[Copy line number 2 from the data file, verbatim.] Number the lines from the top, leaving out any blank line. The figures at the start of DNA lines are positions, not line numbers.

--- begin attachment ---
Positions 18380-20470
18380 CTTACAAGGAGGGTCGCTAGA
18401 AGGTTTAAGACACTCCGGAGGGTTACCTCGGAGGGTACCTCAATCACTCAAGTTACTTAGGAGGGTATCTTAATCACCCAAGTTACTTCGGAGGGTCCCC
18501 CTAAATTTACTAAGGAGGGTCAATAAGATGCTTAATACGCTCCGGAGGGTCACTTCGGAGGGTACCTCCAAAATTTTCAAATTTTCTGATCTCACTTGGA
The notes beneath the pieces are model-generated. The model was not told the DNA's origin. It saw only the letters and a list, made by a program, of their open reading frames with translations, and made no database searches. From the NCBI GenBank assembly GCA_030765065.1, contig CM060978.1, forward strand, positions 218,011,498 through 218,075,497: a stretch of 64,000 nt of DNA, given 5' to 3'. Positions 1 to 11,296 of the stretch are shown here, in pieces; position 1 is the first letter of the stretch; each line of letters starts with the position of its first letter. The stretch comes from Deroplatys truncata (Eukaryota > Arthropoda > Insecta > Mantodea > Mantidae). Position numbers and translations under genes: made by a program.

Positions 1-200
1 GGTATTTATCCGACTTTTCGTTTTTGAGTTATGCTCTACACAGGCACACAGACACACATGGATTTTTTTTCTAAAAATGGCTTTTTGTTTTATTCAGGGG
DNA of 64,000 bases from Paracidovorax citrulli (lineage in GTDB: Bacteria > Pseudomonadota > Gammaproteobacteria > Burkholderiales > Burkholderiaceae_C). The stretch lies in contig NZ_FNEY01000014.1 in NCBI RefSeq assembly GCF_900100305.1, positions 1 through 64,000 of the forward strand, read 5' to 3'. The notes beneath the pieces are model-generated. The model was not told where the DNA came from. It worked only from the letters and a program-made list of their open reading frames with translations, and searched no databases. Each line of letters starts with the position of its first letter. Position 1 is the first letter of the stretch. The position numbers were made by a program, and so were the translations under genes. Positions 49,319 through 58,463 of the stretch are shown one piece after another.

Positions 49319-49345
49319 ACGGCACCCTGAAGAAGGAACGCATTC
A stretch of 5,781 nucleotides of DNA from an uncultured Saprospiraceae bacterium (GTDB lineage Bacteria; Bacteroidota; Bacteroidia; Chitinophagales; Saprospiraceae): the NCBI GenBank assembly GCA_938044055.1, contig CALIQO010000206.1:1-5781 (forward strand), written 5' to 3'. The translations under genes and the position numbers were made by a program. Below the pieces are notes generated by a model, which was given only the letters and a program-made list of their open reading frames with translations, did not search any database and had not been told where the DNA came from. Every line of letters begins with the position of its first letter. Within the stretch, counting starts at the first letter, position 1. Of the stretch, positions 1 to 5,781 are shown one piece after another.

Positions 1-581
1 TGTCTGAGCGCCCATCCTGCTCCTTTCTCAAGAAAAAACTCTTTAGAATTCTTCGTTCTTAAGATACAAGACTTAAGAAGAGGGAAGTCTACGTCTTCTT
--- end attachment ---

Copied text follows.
18380 CTTACAAGGAGGGTCGCTAGA